Where did the widespread idea about surviving in the bush “with only a knife” come from? I can tell you that it didn’t come from people experienced with living in forested regions. If I could have only one tool for a trip of a 1-100 days, it would be an axe, not a knife.
But this idea of “only a knife” seems to be the benchmark by which survival episodes are judged by the general public, whose views on the subject have been created mostly by hollywood and adventure novels, not long-term experience in the bush. I’m saying it here, now, that it’s a flawed idea. The first tool of the woodsman is the axe.
An axe makes a better knife than a knife makes an axe. Any survival or bushcraft trip in a forested region that isn’t a backpacking trip, meaning where you’re not traveling self-contained and are using fire for cooking or warming, will entail working wood. An axe is a more efficient wood working tool than a knife.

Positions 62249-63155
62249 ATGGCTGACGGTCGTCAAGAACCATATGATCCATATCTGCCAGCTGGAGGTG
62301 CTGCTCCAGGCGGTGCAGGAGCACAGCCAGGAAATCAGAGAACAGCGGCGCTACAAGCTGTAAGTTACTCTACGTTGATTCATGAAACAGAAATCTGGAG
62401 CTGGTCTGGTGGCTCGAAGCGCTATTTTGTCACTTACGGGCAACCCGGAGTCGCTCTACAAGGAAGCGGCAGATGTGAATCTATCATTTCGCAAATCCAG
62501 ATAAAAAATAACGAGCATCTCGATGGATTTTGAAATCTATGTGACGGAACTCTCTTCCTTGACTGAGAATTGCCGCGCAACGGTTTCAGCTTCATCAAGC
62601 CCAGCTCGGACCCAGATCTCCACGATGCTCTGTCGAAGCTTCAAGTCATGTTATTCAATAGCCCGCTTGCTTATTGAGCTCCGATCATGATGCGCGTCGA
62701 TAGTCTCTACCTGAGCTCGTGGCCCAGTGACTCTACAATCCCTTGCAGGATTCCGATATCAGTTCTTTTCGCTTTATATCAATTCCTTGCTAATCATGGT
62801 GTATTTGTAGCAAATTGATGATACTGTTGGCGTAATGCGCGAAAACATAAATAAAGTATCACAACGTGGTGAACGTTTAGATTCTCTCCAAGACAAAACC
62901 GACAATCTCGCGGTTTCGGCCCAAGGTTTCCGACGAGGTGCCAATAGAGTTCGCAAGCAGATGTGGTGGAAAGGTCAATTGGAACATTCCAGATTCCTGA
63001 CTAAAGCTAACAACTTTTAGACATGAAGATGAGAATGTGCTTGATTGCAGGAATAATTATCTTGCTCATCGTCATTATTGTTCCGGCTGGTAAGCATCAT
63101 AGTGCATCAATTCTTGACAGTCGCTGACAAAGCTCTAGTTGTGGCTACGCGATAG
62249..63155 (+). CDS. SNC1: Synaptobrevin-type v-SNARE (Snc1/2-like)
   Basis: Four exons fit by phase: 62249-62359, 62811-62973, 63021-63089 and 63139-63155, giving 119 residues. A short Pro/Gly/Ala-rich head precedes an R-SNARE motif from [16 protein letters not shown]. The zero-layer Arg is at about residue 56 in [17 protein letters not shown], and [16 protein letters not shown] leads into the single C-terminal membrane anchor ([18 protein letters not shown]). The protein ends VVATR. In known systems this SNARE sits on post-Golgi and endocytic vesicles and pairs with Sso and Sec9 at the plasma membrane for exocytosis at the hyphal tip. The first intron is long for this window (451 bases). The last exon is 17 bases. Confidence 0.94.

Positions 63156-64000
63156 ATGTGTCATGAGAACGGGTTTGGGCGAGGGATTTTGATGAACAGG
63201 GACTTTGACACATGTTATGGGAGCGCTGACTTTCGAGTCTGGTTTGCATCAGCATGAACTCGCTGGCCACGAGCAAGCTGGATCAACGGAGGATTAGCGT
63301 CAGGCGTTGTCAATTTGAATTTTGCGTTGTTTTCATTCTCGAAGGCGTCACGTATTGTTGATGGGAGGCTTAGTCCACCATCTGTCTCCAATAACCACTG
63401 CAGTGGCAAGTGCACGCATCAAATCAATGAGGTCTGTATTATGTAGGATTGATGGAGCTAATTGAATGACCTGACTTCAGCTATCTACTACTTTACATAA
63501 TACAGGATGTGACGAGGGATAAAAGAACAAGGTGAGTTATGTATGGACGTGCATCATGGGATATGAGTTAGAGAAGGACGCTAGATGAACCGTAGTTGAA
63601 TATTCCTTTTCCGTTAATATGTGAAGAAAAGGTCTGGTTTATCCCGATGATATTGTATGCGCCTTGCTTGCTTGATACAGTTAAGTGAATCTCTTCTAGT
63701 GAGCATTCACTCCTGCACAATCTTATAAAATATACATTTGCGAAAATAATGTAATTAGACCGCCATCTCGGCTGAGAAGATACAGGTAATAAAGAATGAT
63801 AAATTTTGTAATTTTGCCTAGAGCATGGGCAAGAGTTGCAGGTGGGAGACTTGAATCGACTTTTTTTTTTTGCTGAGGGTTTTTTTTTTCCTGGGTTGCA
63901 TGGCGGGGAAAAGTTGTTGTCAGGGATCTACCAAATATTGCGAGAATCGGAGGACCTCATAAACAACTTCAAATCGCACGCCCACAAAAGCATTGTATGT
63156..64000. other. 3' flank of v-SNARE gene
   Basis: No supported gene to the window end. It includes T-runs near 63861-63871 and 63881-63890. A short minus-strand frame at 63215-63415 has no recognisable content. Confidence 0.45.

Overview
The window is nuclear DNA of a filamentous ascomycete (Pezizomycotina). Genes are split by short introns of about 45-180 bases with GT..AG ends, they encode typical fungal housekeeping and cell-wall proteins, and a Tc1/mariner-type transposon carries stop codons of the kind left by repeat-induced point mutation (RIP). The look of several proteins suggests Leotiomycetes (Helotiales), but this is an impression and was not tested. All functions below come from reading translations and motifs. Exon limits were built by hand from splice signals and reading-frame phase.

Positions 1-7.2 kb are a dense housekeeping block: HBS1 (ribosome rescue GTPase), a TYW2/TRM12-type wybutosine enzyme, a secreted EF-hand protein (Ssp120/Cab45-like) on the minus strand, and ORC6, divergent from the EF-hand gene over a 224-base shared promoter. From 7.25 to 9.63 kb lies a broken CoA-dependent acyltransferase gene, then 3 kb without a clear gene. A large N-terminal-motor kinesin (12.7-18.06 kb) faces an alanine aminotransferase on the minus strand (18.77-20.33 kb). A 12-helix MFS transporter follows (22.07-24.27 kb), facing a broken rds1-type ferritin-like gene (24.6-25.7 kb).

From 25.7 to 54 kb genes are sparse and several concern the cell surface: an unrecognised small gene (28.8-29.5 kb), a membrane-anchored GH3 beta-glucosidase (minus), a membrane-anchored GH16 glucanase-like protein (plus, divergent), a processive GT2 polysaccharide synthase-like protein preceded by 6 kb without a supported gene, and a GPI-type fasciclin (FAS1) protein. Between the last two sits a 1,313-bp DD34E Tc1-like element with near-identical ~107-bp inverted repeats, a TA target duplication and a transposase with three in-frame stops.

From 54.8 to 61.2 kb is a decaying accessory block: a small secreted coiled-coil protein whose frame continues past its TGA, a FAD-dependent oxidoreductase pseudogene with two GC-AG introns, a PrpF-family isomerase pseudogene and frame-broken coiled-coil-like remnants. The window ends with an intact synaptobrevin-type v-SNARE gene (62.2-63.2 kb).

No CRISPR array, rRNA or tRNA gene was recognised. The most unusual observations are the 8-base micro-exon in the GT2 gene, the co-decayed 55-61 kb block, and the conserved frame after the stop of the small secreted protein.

I don’t claim that this is a universal truth applicable in all environments. The desire to derive context-free generalizations from what works in a given environment is what writers of bad outdoor books excel at. I can only speak to my experience, which is in forested regions of the world.
You can file this post under the heading of “pointless hypothetical speculation”, because a rational person carries both a knife and an axe. In the real world you don’t have to choose.